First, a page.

Ear­li­er this week, Sami Rohr Prize Choice Award Win­ner Dr. Abi­gail Green wrote about the mak­ing of a good biog­ra­phy. She will be blog­ging here all week for Jew­ish Book Coun­cil and MyJew­ish­Learn­ing.

For the past ten years I’ve been trav­el­ling the world in Moses Montefiore’s foot­steps. This was a man who spent much of his (long) life on the road: besides the usu­al round of Euro­pean tourist des­ti­na­tions (Paris, Flo­rence, Rome, Frank­furt and Berlin), he vis­it­ed Jerusalem sev­en times in total and passed through innu­mer­able Jew­ish com­mu­ni­ties as he embarked on polit­i­cal­ly moti­vat­ed mis­sions to places like St. Peters­burg, Istan­bul, Mar­rakesh and Bucharest.

But what does it mean to trav­el in the foot­steps of a man who’s been dead for over 120 years, and why both­er? After all, it’s impos­si­ble to recre­ate the nine­teenth cen­tu­ry trav­el expe­ri­ence in our world of cars, planes and high-speed trains. (I once met a Reform Rab­bi who fol­lowed the Mon­te­fiores’ route dur­ing their first trip abroad; appar­ent­ly it was very scenic, involv­ing only minor roads.) More to the point, most of the places Mon­te­fiore vis­it­ed have changed beyond all recog­ni­tion. It’s not just that Bucharest is full of shab­by, Ceaus­es­cu high-rise flats, or that a whole quar­ter of Mar­rakesh is devot­ed to glitzy hotels. The real prob­lem is more fun­da­men­tal. The shift­ing cur­rents of world his­to­ry mean that places that were once heart­lands of the dias­po­ra are now bare­ly Jew­ish places at all.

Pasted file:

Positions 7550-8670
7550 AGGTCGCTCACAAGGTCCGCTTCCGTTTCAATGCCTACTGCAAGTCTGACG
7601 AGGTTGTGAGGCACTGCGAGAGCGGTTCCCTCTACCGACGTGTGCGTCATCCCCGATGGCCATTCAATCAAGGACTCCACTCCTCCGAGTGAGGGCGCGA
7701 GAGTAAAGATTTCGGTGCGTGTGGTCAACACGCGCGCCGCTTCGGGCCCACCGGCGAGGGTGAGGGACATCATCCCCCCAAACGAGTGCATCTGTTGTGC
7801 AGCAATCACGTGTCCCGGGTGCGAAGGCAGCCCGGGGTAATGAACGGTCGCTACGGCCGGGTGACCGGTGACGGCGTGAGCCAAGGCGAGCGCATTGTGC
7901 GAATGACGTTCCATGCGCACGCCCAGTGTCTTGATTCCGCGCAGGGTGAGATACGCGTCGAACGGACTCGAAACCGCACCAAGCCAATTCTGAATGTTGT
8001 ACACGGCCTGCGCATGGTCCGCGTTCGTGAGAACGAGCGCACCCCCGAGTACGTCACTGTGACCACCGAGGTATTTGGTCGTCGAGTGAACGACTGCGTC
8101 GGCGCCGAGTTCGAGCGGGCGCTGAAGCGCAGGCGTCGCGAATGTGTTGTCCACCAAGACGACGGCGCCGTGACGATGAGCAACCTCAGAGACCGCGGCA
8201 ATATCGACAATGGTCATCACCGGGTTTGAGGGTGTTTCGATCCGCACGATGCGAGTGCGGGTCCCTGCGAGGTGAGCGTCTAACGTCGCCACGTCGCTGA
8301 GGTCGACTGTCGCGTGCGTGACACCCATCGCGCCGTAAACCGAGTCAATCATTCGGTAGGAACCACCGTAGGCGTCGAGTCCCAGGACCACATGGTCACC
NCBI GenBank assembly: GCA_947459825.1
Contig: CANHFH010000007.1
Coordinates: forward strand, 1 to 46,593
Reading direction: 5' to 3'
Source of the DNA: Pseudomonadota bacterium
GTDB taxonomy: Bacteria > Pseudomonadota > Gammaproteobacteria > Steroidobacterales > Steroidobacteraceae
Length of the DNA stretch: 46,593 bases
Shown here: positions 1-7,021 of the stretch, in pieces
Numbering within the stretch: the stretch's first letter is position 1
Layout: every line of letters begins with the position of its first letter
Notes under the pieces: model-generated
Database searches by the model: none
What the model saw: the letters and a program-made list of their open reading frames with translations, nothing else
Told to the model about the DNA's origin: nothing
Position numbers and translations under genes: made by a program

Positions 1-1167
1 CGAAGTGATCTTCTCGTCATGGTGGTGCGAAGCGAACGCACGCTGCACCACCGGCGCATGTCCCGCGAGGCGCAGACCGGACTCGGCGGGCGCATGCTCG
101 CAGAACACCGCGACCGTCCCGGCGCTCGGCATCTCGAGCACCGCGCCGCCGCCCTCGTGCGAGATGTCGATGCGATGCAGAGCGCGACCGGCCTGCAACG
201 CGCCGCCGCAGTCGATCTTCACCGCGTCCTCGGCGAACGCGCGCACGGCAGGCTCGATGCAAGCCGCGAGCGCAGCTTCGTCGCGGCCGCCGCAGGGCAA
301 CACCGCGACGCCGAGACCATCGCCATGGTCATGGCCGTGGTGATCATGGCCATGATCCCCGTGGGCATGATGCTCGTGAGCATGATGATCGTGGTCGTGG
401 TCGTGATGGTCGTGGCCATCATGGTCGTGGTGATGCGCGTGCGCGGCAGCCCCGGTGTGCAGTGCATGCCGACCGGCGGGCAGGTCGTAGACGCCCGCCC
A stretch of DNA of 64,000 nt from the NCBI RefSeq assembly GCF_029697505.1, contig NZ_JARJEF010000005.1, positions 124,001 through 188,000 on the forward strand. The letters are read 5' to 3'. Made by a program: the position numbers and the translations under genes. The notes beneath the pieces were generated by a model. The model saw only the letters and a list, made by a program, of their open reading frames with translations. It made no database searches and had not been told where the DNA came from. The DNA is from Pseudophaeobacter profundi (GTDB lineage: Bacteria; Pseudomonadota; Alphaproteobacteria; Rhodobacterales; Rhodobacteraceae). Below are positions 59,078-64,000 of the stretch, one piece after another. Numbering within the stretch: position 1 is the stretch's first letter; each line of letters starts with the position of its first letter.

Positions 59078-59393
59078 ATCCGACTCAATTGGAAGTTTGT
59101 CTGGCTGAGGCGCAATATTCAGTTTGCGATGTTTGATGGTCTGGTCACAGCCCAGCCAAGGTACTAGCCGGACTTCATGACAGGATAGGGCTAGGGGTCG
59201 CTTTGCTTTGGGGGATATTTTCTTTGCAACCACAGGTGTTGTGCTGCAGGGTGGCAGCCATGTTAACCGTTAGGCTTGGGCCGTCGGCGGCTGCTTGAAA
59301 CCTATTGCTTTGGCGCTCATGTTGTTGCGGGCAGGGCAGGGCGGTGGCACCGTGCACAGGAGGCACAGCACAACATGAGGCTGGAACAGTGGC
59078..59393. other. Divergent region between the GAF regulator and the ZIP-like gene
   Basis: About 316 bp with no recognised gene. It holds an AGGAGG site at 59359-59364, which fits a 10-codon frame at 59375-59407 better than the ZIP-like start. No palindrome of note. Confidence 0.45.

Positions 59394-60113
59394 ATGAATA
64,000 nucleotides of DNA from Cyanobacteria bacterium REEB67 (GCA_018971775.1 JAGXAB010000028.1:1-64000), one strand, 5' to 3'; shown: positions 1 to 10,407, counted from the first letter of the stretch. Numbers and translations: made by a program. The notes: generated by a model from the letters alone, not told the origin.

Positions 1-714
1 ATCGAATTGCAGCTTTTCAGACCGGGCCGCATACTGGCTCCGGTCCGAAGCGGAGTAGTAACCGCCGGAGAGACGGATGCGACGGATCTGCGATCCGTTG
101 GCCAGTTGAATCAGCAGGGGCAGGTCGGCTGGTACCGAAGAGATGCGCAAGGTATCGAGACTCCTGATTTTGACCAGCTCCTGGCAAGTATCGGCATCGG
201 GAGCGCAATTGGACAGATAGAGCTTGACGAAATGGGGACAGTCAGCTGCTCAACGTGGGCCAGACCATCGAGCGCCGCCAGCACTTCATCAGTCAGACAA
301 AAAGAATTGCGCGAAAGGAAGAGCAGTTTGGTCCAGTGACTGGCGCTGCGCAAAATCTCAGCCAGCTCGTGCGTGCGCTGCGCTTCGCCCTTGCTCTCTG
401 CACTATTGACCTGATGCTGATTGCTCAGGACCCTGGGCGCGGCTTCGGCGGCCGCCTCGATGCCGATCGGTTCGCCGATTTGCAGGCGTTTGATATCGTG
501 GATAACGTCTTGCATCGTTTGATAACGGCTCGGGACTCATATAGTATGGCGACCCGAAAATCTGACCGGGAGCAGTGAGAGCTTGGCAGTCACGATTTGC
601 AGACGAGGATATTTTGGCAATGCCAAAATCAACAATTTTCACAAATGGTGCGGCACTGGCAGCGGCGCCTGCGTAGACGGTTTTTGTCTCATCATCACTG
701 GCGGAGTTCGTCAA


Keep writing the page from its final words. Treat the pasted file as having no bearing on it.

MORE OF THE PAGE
And yet, it was worth the trou­ble. I found no echo of Montefiore’s vis­it when I trav­elled through Poland and Lithua­nia, but the scale of Jew­ish absence helped me to under­stand the ways in which twen­ti­eth cen­tu­ry devel­op­ments had erased his achieve­ments. Sit­ting through Shab­bat ser­vices in Romes emp­ty Great Syn­a­gogue and the even emp­ti­er Choral Tem­ple in Bucharest, I could not fail to notice the ways in which syn­a­gogue archi­tec­ture paid trib­ute to the aes­thet­ic val­ues of the non-Jew­ish world. Noth­ing could have pre­pared me for the florid extrav­a­gance of the for­mer or the del­i­cate, Byzan­tine beau­ty of the lat­ter – sure­ly the most beau­ti­ful syn­a­gogue in which I have ever been priv­i­leged to sit. Only retrac­ing the bound­aries of Rome’s ancient Ghet­to could have shown me how piti­ful­ly small it was. Only by vis­it­ing the tiny Moroc­can sea-port of Essaouira could I appre­ci­ate the rocky iso­la­tion of this wealthy entre­pot that was once home to so many of Moroc­can Jew­rys finan­cial and com­mer­cial elite.

If any­thing, then, I regret the places I left unvis­it­ed. Dam­as­cus and Alexan­dria are only names to me. But if I close my eyes I can see the gold­en sands of the beach that is the old Jew­ish ceme­tery of Essaouira; I can see the crum­bling stone fan­tasies of the Jew­ish ceme­tery in War­saw; and I can see streets of the old Jew­ish quar­ter in Vil­na, emp­ty now but in Montefiore’s day teem­ing with vibrant, impov­er­ished, con­tentious Jew­ish life.

Dr. Abi­gail Green is Lec­tur­er (CUF) in Mod­ern His­to­ry at Brasenose Col­lege, Oxford Uni­ver­si­ty. She is the 2011 Choice Award win­ner for the Sami Rohr Prize. Her new book, Moses Mon­te­fiore: Jew­ish Lib­er­a­tor, Impe­r­i­al Hero, is now available.